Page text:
Belfast Telegraph

Wednesday 26 November 2014

Threats to Belfast Catholic schools from Red Hand Defenders issued by caller who gave 10-year-old codeword

Children go to school at Holy Cross Primary School in north Belfast after threats were made against Catholic schools  Colm Lenaghan/Pacemaker
Children go to school at Holy Cross Primary School in north Belfast after threats were made against Catholic schools Colm Lenaghan/Pacemaker

As police continue to assess reported threats to Catholic schools from the Red Hand Defenders, it is understood the codeword used in weekend calls to newsrooms dates back more than a decade.

The PSNI responded to the threat by putting neighbourhood officers on the ground yesterday, with other back-up resources available.

A senior officer told this newspaper: "We didn't see any activity today [Monday] to give us any concern."

There is an assessment that the mainstream loyalist paramilitary organisations – the UVF and UDA – are not involved and are opposed to any threat or protest activity at the schools.

The codeword used in weekend calls to newsrooms was first used more than a decade ago and is widely known.

As police continue to investigate, Secretary of State Theresa Villiers yesterday condemned what she called "the shocking threats to Catholic primary schools in north Belfast".

For years coded telephone calls have been used by loyalists and republicans to deliver statements and threats and so-called 'claims of responsibility'.

The codeword is meant to authenticate the communication.

It sounds simple, but it isn't.

At times the calls can be bogus – information delivered often anonymously and on occasions using labels and titles to hide something or someone else.

The Red Hand Defenders is one such example; a name that emerged long after the ceasefires of 1994.

It was the label used by loyalists in 1999 and 2002 to admit the killings of solicitor Rosemary Nelson and postman Danny McColgan – murders carried out by the LVF and UDA.

In 2001, one of the UDA's most senior leaders on the Shankill used the cover name of Red Hand Defenders to make a bomb warning – a call that a device had been left at the Holy Cross Girls Primary School in north Belfast.

It turned out to be a hoax.

And, in January 2002, the UDA staged a farcical news conference in a drinking club using masked men to deliver a warning that the Red Hand Defenders had 14 days to stand down.

I was at that news conference and in interviews at the time said the UDA could achieve this by talking to itself in the mirror – its members repeating, 'I must not be a Red Hand Defender'.

Loyalists were fooling no-one but themselves.

In periods of internal feuding, the title was also used by loyalists to threaten other loyalists, including those at the top of the UDA, UVF and Red Hand Commando.

This is the background context and confusion that has to be understood in assessing this latest threat.

It may have been made to further raise tension in an already volatile climate in north Belfast.

The police say they will continue to monitor the situation.

We won't be intimidated, vow defiant parents

Anxious parents of children attending one of three Catholic schools under loyalist threat have said they won't be intimidated.

It follows an alleged threat from the Red Hand Defenders, in which a man claimed that parents, pupils and teachers were not welcome at schools in "Protestant, unionist and loyalist areas".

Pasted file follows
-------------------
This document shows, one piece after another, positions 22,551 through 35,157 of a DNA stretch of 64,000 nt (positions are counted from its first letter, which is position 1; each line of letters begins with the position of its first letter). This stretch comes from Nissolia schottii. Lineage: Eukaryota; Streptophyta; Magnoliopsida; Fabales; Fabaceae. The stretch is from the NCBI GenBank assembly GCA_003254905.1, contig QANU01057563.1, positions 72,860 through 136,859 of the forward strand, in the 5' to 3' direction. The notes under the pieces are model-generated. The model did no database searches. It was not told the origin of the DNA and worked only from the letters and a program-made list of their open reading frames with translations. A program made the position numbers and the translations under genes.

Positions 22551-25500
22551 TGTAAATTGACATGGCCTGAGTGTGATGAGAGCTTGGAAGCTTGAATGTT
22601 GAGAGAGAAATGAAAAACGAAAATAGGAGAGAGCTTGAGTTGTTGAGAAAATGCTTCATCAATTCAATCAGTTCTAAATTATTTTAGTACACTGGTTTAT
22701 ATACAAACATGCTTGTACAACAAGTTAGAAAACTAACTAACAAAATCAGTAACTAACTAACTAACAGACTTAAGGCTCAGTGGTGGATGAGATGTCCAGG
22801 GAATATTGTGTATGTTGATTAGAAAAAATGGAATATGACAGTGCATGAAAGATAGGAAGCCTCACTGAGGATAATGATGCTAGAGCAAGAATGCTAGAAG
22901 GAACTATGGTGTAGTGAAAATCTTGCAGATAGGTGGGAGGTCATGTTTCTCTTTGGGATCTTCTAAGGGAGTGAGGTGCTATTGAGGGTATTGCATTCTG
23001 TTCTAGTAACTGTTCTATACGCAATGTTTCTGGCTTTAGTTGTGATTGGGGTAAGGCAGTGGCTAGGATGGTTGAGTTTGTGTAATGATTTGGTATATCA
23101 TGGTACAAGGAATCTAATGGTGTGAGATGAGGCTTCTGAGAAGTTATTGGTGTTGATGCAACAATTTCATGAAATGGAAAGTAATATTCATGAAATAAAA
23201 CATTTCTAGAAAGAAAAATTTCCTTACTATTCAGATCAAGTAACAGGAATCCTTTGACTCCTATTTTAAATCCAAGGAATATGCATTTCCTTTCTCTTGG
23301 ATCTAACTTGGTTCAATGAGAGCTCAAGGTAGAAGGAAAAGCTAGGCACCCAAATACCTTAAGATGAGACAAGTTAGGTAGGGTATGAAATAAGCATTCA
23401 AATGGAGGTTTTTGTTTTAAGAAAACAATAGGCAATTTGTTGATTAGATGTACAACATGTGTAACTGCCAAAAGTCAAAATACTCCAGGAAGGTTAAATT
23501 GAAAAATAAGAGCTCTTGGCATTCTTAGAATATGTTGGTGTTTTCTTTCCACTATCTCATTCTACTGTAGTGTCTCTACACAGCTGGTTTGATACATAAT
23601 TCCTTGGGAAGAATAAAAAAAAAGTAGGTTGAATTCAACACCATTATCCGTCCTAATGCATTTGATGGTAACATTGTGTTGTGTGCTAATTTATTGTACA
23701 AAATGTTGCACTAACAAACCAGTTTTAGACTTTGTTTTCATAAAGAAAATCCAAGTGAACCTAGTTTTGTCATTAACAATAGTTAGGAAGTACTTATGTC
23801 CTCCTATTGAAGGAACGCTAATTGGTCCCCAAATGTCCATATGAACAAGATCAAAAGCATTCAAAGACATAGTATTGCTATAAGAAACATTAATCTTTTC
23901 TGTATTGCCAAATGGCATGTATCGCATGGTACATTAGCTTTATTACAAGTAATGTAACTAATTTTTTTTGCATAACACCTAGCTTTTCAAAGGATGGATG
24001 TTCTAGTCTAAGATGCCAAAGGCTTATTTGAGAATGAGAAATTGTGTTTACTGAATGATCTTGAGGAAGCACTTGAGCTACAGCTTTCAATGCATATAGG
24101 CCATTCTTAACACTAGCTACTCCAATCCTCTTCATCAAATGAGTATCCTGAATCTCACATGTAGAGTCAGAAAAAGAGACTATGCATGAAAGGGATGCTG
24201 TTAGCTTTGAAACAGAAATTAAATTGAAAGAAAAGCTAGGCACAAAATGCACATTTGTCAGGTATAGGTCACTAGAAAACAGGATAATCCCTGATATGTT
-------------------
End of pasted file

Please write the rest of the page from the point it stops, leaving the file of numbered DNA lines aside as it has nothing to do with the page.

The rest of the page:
He said that "military action" would begin if the threat against Holy Cross Primary, Mercy Primary and Mercy College schools, was not taken seriously.

But yesterday, parents defied any threat to ensure their children attended classes.

From a distance it looked like a normal Monday morning school run as excited children bounced out of cars, giving mums and dads kisses goodbye before racing in to school laughing with their friends.

They seemed blissfully unaware of any potential dangers.

But after the children disappeared through the doors of Holy Cross Primary, their parents told of their unease.

Sinead McGibbon (37) said: "These are my children and this is their education. It's the year 2013, so why is this being taken out on my kids? Why should I bow down to them?

"My husband wasn't too fussed on bringing them to school today, but I just asked him, 'Why?'

"It's so unfair – on the principal, the parents, the pupils."

A 41-year-old mother who did not wish to be named, said she had spent the early hours wondering what to do.

"The first time I heard about it, I felt sick with nerves but the stress hit me last night, and I couldn't sleep. We've seen it before and I thought we were away from all this," she said.

"I have been up since 5am trying to decide whether I should bring her to school or not, but she is completely unaware and skipped in to school this morning – she knew nothing."

She continued: "All the parents are feeling the same, everyone has been texting each other.

"It is so frustrating because it is just a minority who want this. The rest don't want any of this."

After waving goodbye to his daughter as she set off on her first day at the school, one father who did not wish to be named said it was just "scaremongering."

A low-key police presence was a subtle reminder of the potential trouble. A police Land Rover patrolled past a yellow bus full of smiling children on their way to school, while officers sat in an unmarked police car near Mercy Primary.

A 48-year-old father said that targeting children was a "disgrace". "At the end of the day, it's just children. Kids shouldn't be aware of any of this going on," he said.

The threat has been met with widespread condemnation, including by the UDA and UVF.

CLAIRE WILLIAMSON

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